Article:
Life Notes—July 11, 2013
“Then the one who had received one talent also came forward, saying, ‘Master, I knew that you were a harsh man, reaping where you did not sow, and gathering where you did not scatter seed; so I was afraid, and I went and hid your talent in the ground. Here you have what is yours.’ But the master replied, ‘You wicked and lazy slave!’” Matthew 25:24-25a
I love to nap. Saturday and Sunday afternoons are simply not complete without at least a short snooze in the sunroom or on the couch. It’s not that I need the extra sleep; it just feels good to take some me-time to relax. In fact, it feels luxurious. Is it lazy to nap when there is work to be done? Perhaps; but even Jesus took time to go off alone to reconnect and recharge. Sometimes, everyone must step back to keep moving forward.
The fourth of the seven deadly sins is sloth. The passage above is part of the parable of the talents (Matthew 25:14-30). In this parable Jesus tells of a master who gave one of his slaves five talents, one two, and one a single talent, with instructions to take the talents and use them for good. The first and second slaves used their talents in ways that multiplied them. But the slave given a single talent buried his, and when the master returned he took his single talent away and gave it to the slave with the most.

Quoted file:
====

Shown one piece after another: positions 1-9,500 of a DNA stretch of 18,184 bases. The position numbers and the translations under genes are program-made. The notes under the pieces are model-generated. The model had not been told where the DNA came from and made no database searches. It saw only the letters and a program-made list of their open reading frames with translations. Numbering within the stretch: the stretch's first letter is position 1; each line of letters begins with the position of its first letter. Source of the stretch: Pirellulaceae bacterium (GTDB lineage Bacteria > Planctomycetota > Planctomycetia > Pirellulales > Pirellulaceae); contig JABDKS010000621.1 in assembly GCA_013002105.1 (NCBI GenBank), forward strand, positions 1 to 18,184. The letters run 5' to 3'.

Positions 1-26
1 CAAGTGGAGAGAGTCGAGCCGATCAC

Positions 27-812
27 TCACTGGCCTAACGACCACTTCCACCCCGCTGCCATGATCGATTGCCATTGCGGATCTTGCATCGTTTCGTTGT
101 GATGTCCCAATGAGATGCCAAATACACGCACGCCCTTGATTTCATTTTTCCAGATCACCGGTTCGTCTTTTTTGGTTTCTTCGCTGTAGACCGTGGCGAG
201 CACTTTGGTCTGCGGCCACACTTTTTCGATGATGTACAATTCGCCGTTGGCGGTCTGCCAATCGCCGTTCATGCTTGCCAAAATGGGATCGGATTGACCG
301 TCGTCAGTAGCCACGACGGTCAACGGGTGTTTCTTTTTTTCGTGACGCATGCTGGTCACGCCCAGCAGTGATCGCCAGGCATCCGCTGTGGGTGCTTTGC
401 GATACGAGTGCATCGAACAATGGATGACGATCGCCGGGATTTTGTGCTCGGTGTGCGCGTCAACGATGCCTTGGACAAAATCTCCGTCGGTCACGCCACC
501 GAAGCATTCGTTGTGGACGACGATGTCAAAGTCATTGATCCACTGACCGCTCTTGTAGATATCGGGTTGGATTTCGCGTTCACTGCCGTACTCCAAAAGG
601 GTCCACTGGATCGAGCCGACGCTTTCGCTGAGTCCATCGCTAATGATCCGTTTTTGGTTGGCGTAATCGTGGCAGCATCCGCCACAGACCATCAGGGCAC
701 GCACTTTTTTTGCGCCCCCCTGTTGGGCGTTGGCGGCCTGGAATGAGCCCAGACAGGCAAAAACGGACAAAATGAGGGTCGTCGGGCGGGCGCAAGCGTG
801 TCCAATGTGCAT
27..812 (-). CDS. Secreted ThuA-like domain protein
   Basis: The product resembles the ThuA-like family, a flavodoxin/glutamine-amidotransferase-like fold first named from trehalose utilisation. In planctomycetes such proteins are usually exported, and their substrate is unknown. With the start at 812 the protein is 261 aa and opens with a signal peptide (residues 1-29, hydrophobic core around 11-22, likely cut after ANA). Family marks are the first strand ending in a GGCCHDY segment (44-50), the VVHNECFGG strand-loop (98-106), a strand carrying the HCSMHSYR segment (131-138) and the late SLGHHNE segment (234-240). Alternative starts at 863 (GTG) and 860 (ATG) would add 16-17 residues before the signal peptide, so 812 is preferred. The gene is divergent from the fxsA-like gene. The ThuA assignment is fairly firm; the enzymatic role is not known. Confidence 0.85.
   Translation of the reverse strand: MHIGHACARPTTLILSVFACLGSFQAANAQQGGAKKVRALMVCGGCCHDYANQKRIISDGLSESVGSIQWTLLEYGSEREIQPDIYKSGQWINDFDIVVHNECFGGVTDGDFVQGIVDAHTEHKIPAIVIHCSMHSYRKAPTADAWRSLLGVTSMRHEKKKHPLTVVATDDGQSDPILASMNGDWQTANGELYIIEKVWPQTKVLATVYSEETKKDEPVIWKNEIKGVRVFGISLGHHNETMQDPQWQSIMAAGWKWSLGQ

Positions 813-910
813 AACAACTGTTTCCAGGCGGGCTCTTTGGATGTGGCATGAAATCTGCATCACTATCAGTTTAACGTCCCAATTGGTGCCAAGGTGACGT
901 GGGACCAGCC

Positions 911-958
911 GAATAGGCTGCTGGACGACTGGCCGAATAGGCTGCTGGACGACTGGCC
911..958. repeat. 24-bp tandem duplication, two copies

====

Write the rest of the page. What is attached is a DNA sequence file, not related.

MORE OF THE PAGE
Sloth is defined as laziness. While most commonly referring to physical laziness, its manifestation as one of the seven deadly sins is in spiritual laziness. When we fail to use or develop the talents, gifts, resources and graces we have been given we become like the lazy slave who simply buried his talent. According to scripture the lazy slave did so out of fear. Perhaps it was fear of not being able to do as much as others. Perhaps it was jealousy that others had been given more. Sometimes we are reluctant to use our gifts because we feel someone else is a better cook, a better talker, or a better whatever. And in believing what we have to offer is not good enough we simply bury, or hide, what we have been given. Sometimes we fail to take an action for good we are fully capable of taking. It is said that evil exists where good people fail to act. The talents we have are given freely, but they must be put to use for good. Similarly, our gift of salvation is free, in that we cannot earn it, but it is given with the expectation we will act in response to the gift. In James 2:26 is written, “For just as the body without the spirit is dead, so faith without works is also dead.” We are called to use what we have been given in service to others. The rewards of faith may be free, but the impact of our faith is up to us.
Tom will be preaching downtown where Life worship is at 10:00 in Brady Hall and traditional worship is at 8:30 and 11:00 in the sanctuary. Mitch is preaching at the west campus where contemporary worship is at 9:00 and 11:00.
Come home to church this Sunday. Your talents are welcome there!
Greg Hildenbrand, Life Music Coordinator